This evidence above speaks volumes about the synergy between sustainability, profitability and the positives on the journey to it. It is no longer a binary choice for businesses. It is both compelling and rewarding to be able to marry sound environmental and social choices with an increased bottom line.
The mainstream is sustainable: Good PR
Being part of sustainability ensures PR goodwill, which is invaluable as it is generated simply by becoming part of the process and sharing this fact. It is rather a rare gift as it can be utilised in press releases, social media stories as well as featuring in internal communications within your company.
This goodwill will radiate throughoutyour company, bringing your staff the secure knowledge that your business activities are furthering positive environmental gains. This is the less tangible effect of sustainability, one the unexpected benefits and one which also raises the prospect of increased revenue. Sustainability is firmly in the mainstream of business life and almost essential to be a part of, thus this spin-off PR makes perfect sense.
Sustainability in the UK: IT provision
To use a powerful UK business model, you need look no further than Circular Computing™. We remanufacture and thus repurpose IT.
To quote Steve Haskew, Head of Sustainability and Social Leadership at Circular Computing™:
“Every day some 160,000 laptops are disposed of in the EU alone, creating a worsening e-waste crisis. Our laptops haven’t had to be manufactured from scratch, with many materials reused, so they are much more environmentally friendly than buying new devices. There are also seismic sustainability savings.”
Steve elegantly sums up the intrinsic benefits of sustainable laptops: “I’d encourage all organisations looking to reduce their environmental impact to interrogate their IT procurement and see if they can make it more sustainable, because IT shouldn’t cost the earth.”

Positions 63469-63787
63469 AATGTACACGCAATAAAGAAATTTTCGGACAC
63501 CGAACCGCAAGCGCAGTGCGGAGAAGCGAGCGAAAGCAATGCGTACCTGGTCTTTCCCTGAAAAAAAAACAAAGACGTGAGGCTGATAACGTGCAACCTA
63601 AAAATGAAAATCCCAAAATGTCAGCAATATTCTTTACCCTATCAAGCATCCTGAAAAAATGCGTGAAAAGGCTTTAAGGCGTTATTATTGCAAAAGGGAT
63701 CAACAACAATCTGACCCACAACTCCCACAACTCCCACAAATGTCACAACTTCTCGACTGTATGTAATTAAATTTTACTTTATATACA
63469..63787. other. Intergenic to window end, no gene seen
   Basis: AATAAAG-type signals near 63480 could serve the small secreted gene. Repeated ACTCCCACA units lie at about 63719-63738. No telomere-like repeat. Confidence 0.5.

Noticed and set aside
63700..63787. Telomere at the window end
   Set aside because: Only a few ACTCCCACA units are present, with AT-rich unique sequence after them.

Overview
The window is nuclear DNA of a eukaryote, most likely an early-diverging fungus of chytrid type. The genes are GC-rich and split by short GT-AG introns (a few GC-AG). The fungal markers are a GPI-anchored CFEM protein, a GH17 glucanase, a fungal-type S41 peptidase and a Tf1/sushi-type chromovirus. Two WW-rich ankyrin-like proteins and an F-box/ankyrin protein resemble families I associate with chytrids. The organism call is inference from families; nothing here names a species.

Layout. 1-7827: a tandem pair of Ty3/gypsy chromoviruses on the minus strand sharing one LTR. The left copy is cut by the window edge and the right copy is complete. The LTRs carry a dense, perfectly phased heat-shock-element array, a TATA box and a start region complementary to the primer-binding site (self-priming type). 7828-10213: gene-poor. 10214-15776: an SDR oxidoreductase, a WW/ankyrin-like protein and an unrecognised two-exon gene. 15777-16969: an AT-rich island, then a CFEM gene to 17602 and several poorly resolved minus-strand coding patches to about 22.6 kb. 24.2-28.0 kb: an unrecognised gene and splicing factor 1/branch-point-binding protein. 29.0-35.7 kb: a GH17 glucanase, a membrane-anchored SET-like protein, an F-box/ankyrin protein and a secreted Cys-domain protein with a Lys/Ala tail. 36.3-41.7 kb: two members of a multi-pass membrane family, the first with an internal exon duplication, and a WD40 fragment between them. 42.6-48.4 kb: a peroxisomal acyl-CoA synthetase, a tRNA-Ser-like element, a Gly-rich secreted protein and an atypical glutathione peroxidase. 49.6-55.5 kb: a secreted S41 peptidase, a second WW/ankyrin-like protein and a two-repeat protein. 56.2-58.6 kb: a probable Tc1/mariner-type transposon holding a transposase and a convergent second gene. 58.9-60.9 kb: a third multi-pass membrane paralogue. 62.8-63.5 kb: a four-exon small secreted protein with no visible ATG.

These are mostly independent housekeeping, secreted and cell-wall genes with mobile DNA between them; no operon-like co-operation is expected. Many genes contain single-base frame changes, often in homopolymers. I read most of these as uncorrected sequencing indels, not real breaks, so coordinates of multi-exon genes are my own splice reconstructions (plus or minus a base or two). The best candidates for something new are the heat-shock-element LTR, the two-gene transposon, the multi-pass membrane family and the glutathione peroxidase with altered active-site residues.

This is further encouragement from our thriving, sustainable business sector.
To save 40% per laptop unit, which is a fact in the case of Circular Computing™, is a very significant factor in procurement choice. The further reality that it is supplied by a carbon neutral company completes the sustainability picture.
The two areas; savings and sustainability provide a tangible business combination, and this is just one UK example.
A summary of positives gains all round
In conclusion, as can be seen in the cases of Nike and Circular Computing™, sustainability is more than just a positive boon for the planet.
Drilling down into the detail, there is much to recommend a sustainable course of action, economically. No longer is it the business of companies to just do business, but rather a holistic approach which is forward-thinking, pragmatic and profitable.
We can leave the last words to the Harvard Business Review to sum up the current situation: ‘Mounting evidence shows that sustainable companies deliver significant positive financial performance, and investors are beginning to value them more highly. Arabesque and University of Oxford reviewed the academic literature on sustainability and corporate performance and found that 90% of 200 studies analysed conclude that good ESG standards lower the cost of capital; 88% show that good ESG practices result in better operational performance; and 80% show that stock price performance is positively correlated with good sustainability practices.’
There is no doubt that sustainability and the bottom line can be the perfect modern economic partnership.
Written by Sean Urquhart – Lead Copywriter at Circular Computing™